Almost all geomtric forms used for building man made objects belong to Euclidean geometry, they are comprised of lines, planes, rectangular volumes, arcs, cylinders, spheres, etc. These elements can be classified as belonging to an integer dimension, either 1, 2, or 3. This concept of dimension can be described both intuitively and mathematically. Intuitively we say that a line is one dimensional because it only takes 1 number to uniquely define any point on it. That one number could be the distance from the start of the line. This applies equally well to the circumference of a circle, a curve, or the boundary of any object.
A plane is two dimensional since in order to uniquely define any point on its surface we require two numbers. There are many ways to arrange the definition of these two numbers but we normally create an orthogonal coordinate system. Other examples of two dimensional objects are the surface of a sphere or an arbitrary twisted plane.
The volume of some solid object is 3 dimensional on the same basis as above, it takes three numbers to uniquely define any point within the object.
A more mathematical description of dimension is based on how the "size" of an object behaves as the linear dimension increases. In one dimension consider a line segment. If the linear dimension of the line segment is doubled then obviously the length (characteristic size) of the line has doubled. In two dimensions, ff the linear dimensions of a rectangle for example is doubled then the characteristic size, the area, increases by a factor of 4. In three dimensions if the linear dimension of a box are doubled then the volume increases by a factor of 8. This relationship between dimension D, linear scaling L and the resulting increase in size S can be generalised and written as
This is just telling us mathematically what we know from everyday experience. If we scale a two dimensional object for example then the area increases by the square of the scaling. If we scale a three dimensional object the volume increases by the cube of the scale factor. Rearranging the above gives an expression for dimension depending on how the size changes as a function of linear scaling, namely
In the examples above the value of D is an integer, either 1, 2, or 3, depending on the dimension of the geometry. This relationship holds for all Euclidean shapes. There are however many shapes which do not conform to the integer based idea of dimension given above in both the intuitive and mathematical descriptions. That is, there are objects which appear to be curves for example but which a point on the curve cannot be uniquely described with just one number. If the earlier scaling formulation for dimension is applied the formula does not yield an integer. There are shapes that lie in a plane but if they are linearly scaled by a factor L, the area does not increase by L squared but by some non integer amount. These geometries are called fractals! One of the simpler fractal shapes is the von Koch snowflake. The method of creating this shape is to repeatedly replace each line segment with the following 4 line segments.
The process starts with a sigle line segment and continues for ever. The first few iterations of this procedure are shown below.
This demonstrates how a very simple generation rule for this shape can generate some unusual (fractal) properties. Unlike Euclidean shapes this object has detail at all levels. If one magnifies an Euclidean shape such as the circumference of a circle it becomes a different shape, namely a striaght line. If we magnify this fractal more and more detail is uncovered, the detail is self similar or rather it is exactly self similar. Put another way, any magnified portion is identical to any other magnified portion.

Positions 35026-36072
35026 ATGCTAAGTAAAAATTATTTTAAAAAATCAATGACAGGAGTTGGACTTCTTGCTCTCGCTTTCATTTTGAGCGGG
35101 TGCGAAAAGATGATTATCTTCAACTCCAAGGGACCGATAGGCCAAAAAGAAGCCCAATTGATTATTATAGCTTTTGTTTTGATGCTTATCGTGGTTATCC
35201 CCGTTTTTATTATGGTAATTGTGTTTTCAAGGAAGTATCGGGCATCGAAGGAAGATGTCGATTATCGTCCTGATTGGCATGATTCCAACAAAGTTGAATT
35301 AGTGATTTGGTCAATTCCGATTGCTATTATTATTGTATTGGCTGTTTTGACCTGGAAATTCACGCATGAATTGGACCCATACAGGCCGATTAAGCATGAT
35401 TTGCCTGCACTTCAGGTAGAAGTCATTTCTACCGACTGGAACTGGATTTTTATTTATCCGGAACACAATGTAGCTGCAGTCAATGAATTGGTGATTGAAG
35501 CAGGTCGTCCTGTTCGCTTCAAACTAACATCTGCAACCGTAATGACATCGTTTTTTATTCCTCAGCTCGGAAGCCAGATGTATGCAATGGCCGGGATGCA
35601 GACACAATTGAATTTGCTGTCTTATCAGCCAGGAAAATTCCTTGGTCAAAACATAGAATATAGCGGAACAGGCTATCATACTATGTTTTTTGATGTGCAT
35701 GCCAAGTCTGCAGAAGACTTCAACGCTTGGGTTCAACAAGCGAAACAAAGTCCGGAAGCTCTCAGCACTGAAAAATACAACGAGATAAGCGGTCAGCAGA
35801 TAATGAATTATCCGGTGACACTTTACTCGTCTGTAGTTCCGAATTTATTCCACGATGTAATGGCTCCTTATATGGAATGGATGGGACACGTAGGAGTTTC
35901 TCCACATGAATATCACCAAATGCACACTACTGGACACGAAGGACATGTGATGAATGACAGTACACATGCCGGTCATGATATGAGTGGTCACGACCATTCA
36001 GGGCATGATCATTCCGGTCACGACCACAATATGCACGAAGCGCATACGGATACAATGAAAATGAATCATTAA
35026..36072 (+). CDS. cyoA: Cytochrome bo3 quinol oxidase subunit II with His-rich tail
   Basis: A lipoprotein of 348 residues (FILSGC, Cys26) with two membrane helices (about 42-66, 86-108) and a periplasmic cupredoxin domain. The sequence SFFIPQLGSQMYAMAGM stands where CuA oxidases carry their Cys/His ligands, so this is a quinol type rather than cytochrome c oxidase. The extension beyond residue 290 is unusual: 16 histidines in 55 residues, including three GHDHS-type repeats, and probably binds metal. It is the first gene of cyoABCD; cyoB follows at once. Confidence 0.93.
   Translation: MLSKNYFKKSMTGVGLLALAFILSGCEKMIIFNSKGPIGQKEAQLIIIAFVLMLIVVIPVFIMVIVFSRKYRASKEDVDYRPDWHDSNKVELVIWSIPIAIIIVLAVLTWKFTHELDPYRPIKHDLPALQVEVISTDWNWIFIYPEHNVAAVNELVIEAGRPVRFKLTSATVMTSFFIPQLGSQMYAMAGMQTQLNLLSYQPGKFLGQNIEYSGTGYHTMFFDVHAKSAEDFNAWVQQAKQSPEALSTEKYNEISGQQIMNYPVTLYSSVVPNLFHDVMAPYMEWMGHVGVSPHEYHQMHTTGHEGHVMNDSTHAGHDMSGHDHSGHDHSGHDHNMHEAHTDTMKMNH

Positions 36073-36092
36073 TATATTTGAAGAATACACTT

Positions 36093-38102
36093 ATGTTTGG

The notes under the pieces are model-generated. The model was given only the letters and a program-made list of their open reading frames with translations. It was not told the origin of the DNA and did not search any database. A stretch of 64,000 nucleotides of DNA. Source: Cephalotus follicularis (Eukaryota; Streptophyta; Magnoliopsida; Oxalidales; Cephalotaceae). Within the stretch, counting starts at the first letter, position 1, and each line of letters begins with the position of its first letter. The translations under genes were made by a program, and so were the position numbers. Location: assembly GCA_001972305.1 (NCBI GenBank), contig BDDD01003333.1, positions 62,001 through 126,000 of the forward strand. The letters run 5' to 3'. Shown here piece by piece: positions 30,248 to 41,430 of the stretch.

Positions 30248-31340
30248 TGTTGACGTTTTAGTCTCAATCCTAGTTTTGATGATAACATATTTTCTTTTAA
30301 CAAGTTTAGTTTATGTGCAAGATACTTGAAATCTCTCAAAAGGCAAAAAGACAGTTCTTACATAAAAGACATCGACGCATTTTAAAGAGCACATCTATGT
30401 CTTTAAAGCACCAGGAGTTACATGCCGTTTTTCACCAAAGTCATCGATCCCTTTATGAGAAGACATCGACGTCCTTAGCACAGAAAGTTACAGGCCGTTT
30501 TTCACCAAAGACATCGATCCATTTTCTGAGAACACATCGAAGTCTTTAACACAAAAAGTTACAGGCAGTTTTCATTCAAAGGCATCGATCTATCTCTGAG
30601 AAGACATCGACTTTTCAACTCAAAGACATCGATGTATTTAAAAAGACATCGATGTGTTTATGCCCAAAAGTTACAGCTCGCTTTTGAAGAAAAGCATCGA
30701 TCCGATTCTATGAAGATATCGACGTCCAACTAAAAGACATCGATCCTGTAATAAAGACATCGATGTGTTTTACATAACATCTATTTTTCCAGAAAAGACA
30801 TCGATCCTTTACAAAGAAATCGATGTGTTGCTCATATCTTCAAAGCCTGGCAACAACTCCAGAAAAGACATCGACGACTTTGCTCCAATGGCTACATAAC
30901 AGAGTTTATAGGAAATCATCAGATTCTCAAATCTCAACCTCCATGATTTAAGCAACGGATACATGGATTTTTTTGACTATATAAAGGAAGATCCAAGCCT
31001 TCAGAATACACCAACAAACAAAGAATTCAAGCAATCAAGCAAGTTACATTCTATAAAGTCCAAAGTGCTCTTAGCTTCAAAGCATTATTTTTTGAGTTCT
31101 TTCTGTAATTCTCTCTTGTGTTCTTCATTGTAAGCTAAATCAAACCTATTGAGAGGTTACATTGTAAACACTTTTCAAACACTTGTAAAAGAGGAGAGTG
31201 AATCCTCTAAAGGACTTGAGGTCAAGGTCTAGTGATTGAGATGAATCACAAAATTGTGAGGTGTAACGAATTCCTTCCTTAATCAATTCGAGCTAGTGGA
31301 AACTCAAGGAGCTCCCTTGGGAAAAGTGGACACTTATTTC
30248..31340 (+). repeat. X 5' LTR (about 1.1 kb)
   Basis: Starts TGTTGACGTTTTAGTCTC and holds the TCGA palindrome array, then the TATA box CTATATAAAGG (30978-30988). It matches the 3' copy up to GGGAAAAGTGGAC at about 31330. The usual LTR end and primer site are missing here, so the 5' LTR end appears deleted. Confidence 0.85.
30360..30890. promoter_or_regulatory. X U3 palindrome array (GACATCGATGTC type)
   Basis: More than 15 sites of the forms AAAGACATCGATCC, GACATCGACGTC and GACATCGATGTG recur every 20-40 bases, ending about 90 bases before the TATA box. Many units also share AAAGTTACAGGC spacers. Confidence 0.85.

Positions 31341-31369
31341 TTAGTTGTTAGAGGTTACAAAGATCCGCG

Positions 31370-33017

Note also that the "curve" on the right is not a fractal but only an approximation of one. This is no different from when one draws a circle, it is only an approximation to a perfect circle. At each iteration the length of the curve increases bu a factor of 4/3. Thus the limiting curve is of infinite length and indeed the length between any two points of the curve is infinite. This curve manages to compress an infinite length into a finite area of the plane without intersecting itself! Considering the intuiitve notion of 1 dimensional shapes, although this object appears to be a curve with one starting point and one end point, it is not possible to uniquely specify any position along the curve with one number as we expect to be able to do with Euclidean curves which are 1 dimensional. Although the method of creating this curve is straightforward, there is no algebraic formula the describes the points on the curve. Some of the major differences between fractal and Euclidean geometry are outlined in the following table.
Firstly the recognition of fractal is very modern, they have only formally been studied in the last 10 years compared to Euclidean geometry which goes back over 2000 years. Secondly whereas Euclidean shapes normally have a few characteristic sizes or length scales (eg: the radius of a circle or the length of of a side of a cube) fractals have so characteristic sizes. Fractal shapes are self similar and independent of size or scaling. Third, Euclidean geometry provides a good description of man made objects whereas fractals are required for a representation of naturally occuring geoemtries. It is likely that this limitation of our traditional language of shape is responsible for the stiking difference between mass produced objects and natural shapes. Finally, Euclidean geometries are defined by algebraic formulae, for example
defines a sphere. Fractals are normally the result of a iterative or recursive construction or algorithm.